modern day obstetric models


The use of obstetric simulation models did not end with William Smellie. In Europe subsequent models by Johann Christian Stark and Friedrich Benjamin Osiander appeared in the 18th and 19th centuries, which were in turn further appropriated by later teachers of obstetrics and midwifery.1

High fidelity simulation entered the health-care industry in the late 1980s. Since 1980, health-care disciplines are taking steps towards incorporating simulation into training and evaluation programs. 2 Pamela R. Jeffries et al ⬀ and Roxane Gardner ⬀ both offer comprehensive surveys on contemporary simulator types and clinical simulations for teaching midwifery and obstetrics. These days, ‘machines’ are anatomically correct female mannequins with the capacity to simulate many aspects of labour. In some instances the mannequin mother can be programmed to vomit as well as verbalize pain and anxiety.

Companies such as Anatomical Model ⬀ , Adam-Rouilly ⬀ , and Gaumard ⬀ are but a few examples of makers of modern-day obstetric training devices. Proponents of these technologies claim that simulators improve students’ confidence, time-management, leadership and critical thinking. They help to identify clinical error, reduce clinical risk, and improve clinical outcomes.3 However, the more true-to-life the simulations become, the more chance there is of perpetuating the presentation of birth as predictable and controllable and as a pathology where birthing women are only passive patients. Medical anthropologists are concerned that using birth simulators reinforces the belief that science and technology prevail over the natural process of a physiological phenomenon. 4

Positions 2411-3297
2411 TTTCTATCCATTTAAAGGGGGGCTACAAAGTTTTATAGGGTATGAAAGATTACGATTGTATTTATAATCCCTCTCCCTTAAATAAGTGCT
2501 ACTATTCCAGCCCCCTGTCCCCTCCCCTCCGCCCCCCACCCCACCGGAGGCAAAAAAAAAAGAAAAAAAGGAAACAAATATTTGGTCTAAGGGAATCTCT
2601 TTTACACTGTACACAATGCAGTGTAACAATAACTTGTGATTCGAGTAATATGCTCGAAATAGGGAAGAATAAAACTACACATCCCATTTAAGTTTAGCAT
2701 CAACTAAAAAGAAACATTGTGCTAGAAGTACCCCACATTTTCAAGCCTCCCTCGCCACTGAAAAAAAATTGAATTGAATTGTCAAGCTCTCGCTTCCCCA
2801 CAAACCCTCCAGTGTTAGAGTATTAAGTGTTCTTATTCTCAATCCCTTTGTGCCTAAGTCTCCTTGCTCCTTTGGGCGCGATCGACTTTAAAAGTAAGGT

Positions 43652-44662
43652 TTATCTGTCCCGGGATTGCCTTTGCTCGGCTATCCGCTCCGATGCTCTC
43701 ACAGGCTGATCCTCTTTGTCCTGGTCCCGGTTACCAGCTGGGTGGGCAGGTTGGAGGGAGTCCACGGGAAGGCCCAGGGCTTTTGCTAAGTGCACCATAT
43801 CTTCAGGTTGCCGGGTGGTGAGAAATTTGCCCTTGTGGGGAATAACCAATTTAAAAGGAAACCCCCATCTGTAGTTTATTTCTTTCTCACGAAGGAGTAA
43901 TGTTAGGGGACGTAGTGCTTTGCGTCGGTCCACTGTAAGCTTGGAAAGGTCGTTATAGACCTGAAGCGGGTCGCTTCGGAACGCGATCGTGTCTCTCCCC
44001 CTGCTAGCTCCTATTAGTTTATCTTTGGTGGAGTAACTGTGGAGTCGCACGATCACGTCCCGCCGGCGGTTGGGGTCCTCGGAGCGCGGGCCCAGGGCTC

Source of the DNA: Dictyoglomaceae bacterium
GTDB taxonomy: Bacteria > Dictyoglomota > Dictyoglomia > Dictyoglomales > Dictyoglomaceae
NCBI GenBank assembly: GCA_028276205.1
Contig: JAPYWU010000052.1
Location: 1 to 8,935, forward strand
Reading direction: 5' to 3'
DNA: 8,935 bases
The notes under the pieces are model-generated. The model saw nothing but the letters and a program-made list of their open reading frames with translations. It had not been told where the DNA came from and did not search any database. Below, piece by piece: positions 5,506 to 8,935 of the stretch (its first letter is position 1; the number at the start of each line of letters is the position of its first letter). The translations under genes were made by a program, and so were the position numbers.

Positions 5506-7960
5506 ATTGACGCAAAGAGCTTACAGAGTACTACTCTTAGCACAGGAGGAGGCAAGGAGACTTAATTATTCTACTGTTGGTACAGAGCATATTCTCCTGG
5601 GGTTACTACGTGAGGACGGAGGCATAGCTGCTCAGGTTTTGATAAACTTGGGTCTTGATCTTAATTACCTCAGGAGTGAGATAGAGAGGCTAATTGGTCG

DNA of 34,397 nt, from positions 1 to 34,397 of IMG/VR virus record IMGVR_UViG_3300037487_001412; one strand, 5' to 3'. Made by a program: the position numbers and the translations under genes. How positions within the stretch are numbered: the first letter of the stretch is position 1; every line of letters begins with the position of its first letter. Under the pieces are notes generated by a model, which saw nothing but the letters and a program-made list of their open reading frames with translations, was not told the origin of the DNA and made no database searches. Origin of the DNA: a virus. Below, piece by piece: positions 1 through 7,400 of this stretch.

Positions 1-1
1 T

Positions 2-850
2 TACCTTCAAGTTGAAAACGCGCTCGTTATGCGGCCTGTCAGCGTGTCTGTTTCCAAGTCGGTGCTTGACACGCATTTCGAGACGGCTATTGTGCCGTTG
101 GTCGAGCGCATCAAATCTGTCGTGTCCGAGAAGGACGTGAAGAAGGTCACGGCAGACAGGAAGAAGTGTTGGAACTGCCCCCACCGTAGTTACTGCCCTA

NOTES | 1. Boschung,1981 --- 2. Gardner 775 --- 3. Nall, 2012 --- 4. NALL, 2012
IMAGES | modern obstetric training models courtesy of Professor Jean Ker, Clinical Skills Centre, University of Dundee | manufactured by Adam Rouilly | photos by Stef Lenk | ⬀ external links